- David M. Hale, College football
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The skill sets for the two quarterbacks, however, aren't so different. Winston is a few inches taller, but both are thick and strong. Winston has the arm, too -- a cannon that made him the nation's top quarterback recruit a year ago. Add the mobility, the ability to get outside the pocket and run with the football, and the Florida State freshman actually plays an awful lot like Clemson's Heisman hopeful.
At least, that has been the thought for much of this week's practice as FSU gets set to host Boyd and the Tigers on Saturday. Winston -- along with third-stringer Jacob Coker -- has served as Boyd's stand-in with FSU's scout team this week, giving the Seminoles defense a close-up look at the challenge it will face when Saturday's battle of top-10 teams kicks off.
"They both provide athleticism and arm strength," Jimbo Fisher said of Winston and Coker. "They can simulate arm strength, athleticism, running and good size. The defense is getting a good look from that perspective."
Meanwhile freshman track star Marvin Bracy has played the role of Clemson receiver Sammy Watkins, testing the FSU secondary downfield, while the bulkier Kelvin Benjamin has pushed the defensive backs to play with more physicality, too.
"I get that same type of physical nature from [Benjamin]," cornerback Nick Waisome said of his preparation for Watkins this week.
Florida State's roster depth has been lauded as a major asset by Fisher all year, but trickle-down effect on the scout team provides its own rewards.
For FSU's starters, the challenge of taking on gifted freshmen and back-ups during practice provides a more realistic comparison to game day than a group of walk-ons might be able to offer.
For those freshmen and reserves, it's a valuable chance to see how they measure up against some of the best players in the country, while still making a contribution to the team.
"A post is a post, a slant is a slant, and they’re running against good people every day," Fisher said. "Suddenly they say, ‘You know something, I can play with that guy.’ ”
The extra push in practice should come in handy this week against the high-flying Clemson offense, but Fisher sees benefits down the road, too.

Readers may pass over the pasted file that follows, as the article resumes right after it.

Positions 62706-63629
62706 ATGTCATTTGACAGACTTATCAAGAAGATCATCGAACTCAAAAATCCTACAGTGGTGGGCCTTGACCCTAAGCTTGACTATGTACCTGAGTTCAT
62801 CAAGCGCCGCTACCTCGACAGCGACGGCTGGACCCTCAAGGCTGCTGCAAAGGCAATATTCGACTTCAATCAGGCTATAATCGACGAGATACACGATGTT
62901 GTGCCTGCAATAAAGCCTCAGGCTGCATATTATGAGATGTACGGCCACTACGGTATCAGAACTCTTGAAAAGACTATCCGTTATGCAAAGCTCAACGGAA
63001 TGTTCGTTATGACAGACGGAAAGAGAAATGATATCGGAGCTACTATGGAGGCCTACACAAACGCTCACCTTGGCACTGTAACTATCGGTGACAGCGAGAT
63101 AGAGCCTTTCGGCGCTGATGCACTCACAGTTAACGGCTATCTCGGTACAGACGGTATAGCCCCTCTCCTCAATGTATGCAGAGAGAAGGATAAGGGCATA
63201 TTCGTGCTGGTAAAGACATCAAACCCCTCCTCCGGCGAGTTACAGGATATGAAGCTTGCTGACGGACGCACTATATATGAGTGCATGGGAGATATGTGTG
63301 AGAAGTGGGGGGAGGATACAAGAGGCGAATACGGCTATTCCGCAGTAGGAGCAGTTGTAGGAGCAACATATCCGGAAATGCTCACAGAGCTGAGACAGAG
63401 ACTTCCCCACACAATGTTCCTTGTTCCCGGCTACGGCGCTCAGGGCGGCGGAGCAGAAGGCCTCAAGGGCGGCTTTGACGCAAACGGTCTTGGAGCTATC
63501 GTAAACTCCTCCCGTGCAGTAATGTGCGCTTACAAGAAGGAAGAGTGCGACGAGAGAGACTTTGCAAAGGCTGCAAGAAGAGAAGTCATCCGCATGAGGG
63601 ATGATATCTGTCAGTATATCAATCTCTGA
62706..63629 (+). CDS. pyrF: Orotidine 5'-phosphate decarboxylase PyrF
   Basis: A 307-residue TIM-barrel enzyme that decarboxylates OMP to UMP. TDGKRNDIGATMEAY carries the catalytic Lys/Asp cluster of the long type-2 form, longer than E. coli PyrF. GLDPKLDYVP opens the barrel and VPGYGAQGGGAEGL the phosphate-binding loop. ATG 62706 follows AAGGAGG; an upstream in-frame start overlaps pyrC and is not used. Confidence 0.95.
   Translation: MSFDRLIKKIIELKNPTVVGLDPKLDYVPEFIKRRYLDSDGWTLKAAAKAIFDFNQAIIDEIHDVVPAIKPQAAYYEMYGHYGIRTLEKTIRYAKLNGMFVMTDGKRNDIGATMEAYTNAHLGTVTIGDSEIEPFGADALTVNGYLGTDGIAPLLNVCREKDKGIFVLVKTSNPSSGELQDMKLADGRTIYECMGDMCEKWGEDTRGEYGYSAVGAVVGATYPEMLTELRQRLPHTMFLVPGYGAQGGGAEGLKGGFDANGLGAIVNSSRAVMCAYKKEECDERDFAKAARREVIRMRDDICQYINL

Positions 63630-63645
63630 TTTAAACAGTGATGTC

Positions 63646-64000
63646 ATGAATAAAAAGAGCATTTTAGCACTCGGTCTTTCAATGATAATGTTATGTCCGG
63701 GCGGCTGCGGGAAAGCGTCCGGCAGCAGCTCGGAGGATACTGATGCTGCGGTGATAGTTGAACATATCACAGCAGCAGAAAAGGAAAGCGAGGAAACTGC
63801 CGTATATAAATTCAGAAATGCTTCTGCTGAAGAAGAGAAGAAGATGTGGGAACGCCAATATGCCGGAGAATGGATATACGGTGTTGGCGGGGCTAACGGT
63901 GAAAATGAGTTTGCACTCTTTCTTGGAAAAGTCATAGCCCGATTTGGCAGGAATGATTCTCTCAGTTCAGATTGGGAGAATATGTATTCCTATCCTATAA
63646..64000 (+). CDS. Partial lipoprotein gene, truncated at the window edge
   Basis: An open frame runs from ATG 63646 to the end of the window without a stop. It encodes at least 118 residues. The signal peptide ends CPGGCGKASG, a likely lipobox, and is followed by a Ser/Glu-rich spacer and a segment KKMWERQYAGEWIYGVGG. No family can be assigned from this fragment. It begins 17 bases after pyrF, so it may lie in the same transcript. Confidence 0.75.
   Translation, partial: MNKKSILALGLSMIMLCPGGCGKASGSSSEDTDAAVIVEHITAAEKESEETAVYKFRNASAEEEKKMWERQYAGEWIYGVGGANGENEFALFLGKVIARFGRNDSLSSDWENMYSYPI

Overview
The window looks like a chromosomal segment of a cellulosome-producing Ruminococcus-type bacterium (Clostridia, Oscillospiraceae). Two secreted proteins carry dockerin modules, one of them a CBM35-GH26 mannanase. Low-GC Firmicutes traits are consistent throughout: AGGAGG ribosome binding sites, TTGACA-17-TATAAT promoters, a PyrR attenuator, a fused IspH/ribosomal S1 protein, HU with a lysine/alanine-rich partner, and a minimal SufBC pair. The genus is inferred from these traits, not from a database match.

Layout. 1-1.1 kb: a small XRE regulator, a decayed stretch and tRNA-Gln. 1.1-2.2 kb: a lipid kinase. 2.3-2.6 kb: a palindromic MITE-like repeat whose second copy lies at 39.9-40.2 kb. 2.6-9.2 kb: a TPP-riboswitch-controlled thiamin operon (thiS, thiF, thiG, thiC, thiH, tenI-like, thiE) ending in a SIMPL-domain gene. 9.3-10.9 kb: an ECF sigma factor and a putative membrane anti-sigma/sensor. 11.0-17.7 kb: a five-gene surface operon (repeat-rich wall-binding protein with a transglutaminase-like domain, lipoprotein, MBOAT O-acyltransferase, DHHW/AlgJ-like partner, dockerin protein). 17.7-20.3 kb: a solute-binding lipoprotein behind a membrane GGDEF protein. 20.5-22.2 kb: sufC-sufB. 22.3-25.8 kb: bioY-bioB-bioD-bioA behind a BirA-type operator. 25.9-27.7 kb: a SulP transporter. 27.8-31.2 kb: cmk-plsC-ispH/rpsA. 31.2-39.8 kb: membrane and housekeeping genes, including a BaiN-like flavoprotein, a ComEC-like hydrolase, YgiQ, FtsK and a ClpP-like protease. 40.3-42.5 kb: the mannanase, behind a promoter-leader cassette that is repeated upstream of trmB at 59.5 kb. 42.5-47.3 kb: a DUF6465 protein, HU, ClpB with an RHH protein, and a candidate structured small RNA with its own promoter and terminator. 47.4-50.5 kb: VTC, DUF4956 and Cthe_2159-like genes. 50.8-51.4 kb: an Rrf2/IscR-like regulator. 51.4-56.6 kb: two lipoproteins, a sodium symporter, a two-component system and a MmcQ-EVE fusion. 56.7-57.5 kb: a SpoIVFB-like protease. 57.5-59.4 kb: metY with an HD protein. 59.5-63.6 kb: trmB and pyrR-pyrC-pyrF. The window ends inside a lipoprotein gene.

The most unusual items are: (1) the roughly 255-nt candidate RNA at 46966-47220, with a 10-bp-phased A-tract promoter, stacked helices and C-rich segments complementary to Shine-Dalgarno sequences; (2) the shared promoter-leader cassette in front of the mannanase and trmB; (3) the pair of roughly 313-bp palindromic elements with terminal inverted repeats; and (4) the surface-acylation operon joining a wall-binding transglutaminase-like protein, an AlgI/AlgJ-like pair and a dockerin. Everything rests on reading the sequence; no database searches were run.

“Scout team people look at as a negative, but most guys it turns out to be a real positive," he said. "And it prepares your team better when you get more quality guys.”
Secure the tackle: Waisome said his goal Saturday is to hold Watkins without a catch, but even he recognizes that might be a lofty goal. The more significant issue for FSU's defensive backs might be ensure the play ends shortly after Watkins comes down with the ball.
In last year's game, 105 of Watkins' 141 receiving yards came after the catch, and nearly 63 percent of his career yardage has come after the ball is in his hands.
That's makes wrapping up on open-field tackles a top priority.
"It's going to be critical," Fisher said. "When they have great skill guys, they create those one-on-ones, and being able to get them down in space, that's big. Real big. It'll be a huge challenge."
More to come: After the first two weeks of the season, EJ Manuel estimated Florida State had used roughly three percent of its playbook. After another easy win against Wake Forest, he joked that number may have risen to 4.8.
Truth be told, it's probably a good bit more than that, but that doesn't mean Florida State is close to clicking on all cylinders offensively.
"As far as where we're trying to go, I don't think we're close," Rashad Greene said. "That's the mentality we have. We're not settling for anything. We strive to get better every day. That's the motto of the team."
TALLAHASSEE, Fla. -- In terms of development and experience, Jameis Winston is a long way from Tajh Boyd.The skill sets for the two quarterbacks, however, aren't so different.